Saturday, 30 July 2011

Make your Android device into a killer game console with "Inotia 3: Children of Carnia"

Few days ago, I was a bit busy working on a certain project and at the same time, I glued my eyes on a game I got interest to. This game was titled: "Inotia 3: Children of Carnia". I was a bit curious because I saw the pictures about it which has great graphics (comparable to a GameBoy Advance or sort) so I tested it out. It really have great graphics, very stunning indeed :D. The game was RPG (with all those hack and slash thingy). The story revolves around a boy named Lucio (the main character of the game) and his (probably) past life as Laciel (much like the hero in the game's world). In the game, you start out by preparing for Lucio's "Adulthood Ceremony", you do some chores for other people (like most RPG nowadays). Lucio's adventure started when he stumbled upon a dying orc which then gave him a gauntlets which happens to be powerful. The gauntlets led him to a series of adventures and perils, meeting friends and enemies that are also looking for it. Everything happened to him was fate after all, knowing that he was the chosen one (he disagrees this at the very beginning even if powerful spirits tell him he was).

In the game, you get to choose from different classes with different strengths and abilities. You get to fight along with other characters or hire mercenaries in the game which you could also use. Enjoy the game with hundreds of game maps, items and quests. The best part of the game is the graphics. I could actually compare this game with other games found in various consoles. Try using the Arch Mage class and feel the power with the intensity of the graphics hitting to enemies at its wake. I got my eyes glued on this game for straight 5 days.

My only problem with the game is that it constantly hangs up (Showing the game is indeed very heavy). I am forced to skip cut scenes and sounds to make it a bit playable but still it hangs up (I even tried to make the graphics option lower). To slower Android devices like mine, don't even bother playing at all, you'll get frustrated.

Download Inotia 3: Children of Carnia here.

Have fun!! :D

Thursday, 28 July 2011

Chikka for Android

Chikka: STILL the best way to send FREE TEXT MESSAGES to the philippines.

What's with the big "STILL"? because it is now available on your Android Device! :D Imagine all you can text with this app. Chikka has made a lot of improvements on their services: like their desktop version, facebook app, iPhone, and Android. There are many ways to send text messages on the web, but Chikka is proven and tested. Used by a lot of Filipinos to send free text messages via the internet. Users can chat or send text messages to everyone using the internet. That's good news to everyone. So why waste your cellphone load if there is a way to send free text messages?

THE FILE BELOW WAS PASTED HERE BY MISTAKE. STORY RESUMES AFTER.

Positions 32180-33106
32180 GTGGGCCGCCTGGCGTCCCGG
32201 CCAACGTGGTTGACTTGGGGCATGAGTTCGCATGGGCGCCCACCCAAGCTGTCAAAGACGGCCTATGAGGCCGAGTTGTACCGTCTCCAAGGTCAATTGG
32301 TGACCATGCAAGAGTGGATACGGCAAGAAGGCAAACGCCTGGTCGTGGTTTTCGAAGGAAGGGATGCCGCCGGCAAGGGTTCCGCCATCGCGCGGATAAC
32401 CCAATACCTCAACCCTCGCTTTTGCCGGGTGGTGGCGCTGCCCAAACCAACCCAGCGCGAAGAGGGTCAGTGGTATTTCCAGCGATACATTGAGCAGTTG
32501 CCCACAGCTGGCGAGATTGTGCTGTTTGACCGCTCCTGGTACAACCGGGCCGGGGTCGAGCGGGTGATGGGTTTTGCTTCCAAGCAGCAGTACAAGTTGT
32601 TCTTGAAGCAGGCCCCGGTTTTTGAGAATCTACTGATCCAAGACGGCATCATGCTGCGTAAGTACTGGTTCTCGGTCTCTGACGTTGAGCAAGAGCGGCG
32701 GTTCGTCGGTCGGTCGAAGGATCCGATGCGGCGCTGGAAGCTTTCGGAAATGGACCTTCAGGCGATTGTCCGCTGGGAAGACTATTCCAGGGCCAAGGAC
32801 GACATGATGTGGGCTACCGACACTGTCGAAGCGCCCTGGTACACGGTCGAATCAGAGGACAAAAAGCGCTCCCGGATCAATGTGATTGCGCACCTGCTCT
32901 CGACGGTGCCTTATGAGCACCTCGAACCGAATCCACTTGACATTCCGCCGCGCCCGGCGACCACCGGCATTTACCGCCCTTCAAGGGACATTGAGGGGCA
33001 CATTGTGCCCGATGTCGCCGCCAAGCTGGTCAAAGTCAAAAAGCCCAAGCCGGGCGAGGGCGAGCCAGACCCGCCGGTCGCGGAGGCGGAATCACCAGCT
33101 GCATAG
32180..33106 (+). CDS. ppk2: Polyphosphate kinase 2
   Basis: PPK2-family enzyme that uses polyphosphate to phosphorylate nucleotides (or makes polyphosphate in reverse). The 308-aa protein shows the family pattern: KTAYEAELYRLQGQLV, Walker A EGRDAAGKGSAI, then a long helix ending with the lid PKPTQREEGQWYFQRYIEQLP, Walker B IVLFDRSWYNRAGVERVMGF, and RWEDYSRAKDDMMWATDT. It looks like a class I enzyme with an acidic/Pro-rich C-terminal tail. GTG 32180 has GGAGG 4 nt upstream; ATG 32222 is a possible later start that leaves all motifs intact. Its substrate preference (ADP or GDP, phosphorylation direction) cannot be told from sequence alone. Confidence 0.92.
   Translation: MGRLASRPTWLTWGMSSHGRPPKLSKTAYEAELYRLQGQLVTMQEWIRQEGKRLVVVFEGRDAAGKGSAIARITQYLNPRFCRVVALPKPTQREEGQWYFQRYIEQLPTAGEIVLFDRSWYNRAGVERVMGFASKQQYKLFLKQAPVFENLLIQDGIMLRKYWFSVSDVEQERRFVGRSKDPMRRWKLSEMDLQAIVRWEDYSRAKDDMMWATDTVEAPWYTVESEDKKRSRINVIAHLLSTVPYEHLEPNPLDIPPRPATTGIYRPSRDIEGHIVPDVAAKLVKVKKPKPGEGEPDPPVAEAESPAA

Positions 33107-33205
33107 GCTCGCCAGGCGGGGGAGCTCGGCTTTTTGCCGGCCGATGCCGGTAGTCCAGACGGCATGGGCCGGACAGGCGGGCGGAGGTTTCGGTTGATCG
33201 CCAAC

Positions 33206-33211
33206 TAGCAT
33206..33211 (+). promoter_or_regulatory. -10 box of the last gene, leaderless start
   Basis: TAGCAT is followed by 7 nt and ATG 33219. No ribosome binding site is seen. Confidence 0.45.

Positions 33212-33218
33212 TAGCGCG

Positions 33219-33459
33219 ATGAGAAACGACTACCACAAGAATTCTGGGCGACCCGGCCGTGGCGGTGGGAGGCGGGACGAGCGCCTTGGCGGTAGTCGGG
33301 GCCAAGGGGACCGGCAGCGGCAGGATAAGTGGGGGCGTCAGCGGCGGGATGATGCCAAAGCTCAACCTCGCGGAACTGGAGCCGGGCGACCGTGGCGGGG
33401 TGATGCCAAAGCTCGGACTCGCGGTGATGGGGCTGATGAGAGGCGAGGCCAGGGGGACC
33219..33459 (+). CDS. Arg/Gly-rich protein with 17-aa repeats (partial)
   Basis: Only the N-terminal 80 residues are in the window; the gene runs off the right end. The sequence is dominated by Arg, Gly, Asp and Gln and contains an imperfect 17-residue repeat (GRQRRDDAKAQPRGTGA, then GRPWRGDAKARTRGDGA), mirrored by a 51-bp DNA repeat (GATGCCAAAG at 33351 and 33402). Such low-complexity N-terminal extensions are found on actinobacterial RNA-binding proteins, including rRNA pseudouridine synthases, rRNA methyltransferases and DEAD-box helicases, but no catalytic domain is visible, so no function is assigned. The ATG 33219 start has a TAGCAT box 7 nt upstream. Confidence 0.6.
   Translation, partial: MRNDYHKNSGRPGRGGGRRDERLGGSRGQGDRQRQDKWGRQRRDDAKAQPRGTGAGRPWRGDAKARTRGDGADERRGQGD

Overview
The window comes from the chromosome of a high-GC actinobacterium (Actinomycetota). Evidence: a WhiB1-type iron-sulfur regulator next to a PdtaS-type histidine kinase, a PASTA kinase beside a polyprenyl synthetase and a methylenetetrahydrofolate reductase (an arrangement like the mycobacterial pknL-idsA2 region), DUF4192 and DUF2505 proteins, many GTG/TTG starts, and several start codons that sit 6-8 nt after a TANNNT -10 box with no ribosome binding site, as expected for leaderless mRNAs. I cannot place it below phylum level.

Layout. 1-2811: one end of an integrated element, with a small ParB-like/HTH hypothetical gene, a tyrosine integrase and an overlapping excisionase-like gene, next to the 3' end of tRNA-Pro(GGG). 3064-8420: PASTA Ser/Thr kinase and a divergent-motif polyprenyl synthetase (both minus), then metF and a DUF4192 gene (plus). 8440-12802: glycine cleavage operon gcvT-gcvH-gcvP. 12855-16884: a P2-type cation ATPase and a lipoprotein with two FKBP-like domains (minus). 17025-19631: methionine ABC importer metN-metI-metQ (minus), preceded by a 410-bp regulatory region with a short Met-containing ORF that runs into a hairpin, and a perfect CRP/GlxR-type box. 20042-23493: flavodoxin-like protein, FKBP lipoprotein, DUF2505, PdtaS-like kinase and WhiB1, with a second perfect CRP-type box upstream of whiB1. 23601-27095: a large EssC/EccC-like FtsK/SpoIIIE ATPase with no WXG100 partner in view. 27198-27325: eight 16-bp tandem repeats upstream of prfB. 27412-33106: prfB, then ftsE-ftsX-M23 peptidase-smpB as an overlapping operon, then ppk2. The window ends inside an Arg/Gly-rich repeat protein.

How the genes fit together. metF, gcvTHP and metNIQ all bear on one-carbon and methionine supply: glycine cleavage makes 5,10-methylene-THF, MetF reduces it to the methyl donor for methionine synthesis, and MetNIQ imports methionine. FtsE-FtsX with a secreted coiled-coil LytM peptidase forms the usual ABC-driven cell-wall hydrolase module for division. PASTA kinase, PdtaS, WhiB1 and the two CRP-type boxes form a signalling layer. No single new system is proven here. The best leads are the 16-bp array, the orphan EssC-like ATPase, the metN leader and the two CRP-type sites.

Too good to be true? well, not much. There are some flaws to this app (Though I don't get these flaws usually). Some say that they cannot receive the messages (sometimes late) while others cannot view their buddy list. But all these does not keep you from sending free text messages so no worries.

For new users, all you need is to register in Chikka. It's easy to register, you only need to provide your mobile number and your email address. Now, you can send free text messages without wasting your cellphone load, even when you're abroad! (outside the Philippines of course :D)

Download this app in the market here.

Wednesday, 27 July 2011

Mango: Manga Readers, Rejoice!

Are you also a Manga Fanatic like me? Been reading Naruto, Bleach, and One Piece lately? Do you want reading manga not on your browser? Now here it is: Mango - a manga reader with slick design, fast download, over 8,000 titles and updating, and other features like offline reading, bookmarking, and the best part, its free!

Mango is a free manga reader app on Android (they also have blackberry). This app is the best manga reader available on Android. You could search for your favorite manga title. Read it with ease with its pinch to zoom function, gesture controls, jump-to-page, and a lot more! I don't even experience a bit of sluggishness (unlike Adobe Reader) because it's real fast! Every manga reader should have this app.

More of the talking: Download this app here.

You'll love it more when you try it.

The Android Story: Timeline of our small, green robot

While reading my daily news in CodeProject(one of my favorite sites :D) I've come across this giant timeline telling the story of Android. Click on the image to view it


Infographic by Android Developers at [x]cubelabs

Monday, 25 July 2011

Meet my Android: Samsung Galaxy 5 (I5500)

Yeah! this is my Android smartphone. The Samsung i5500 (more known in the Philippines as Samsung Galaxy 5). It is powered by Eclair (Android 2.1, upgradable to 2.2) with 2MP camera, GPS, Accelerometer, 240X320 pixels 2.8 inch display. Because its Android, you'll get most of it with all the apps in the market, all the tweaks and hacks available to it (I recommend reading this blog if you want to upgrade your Samsung i5500 to Android v2.2).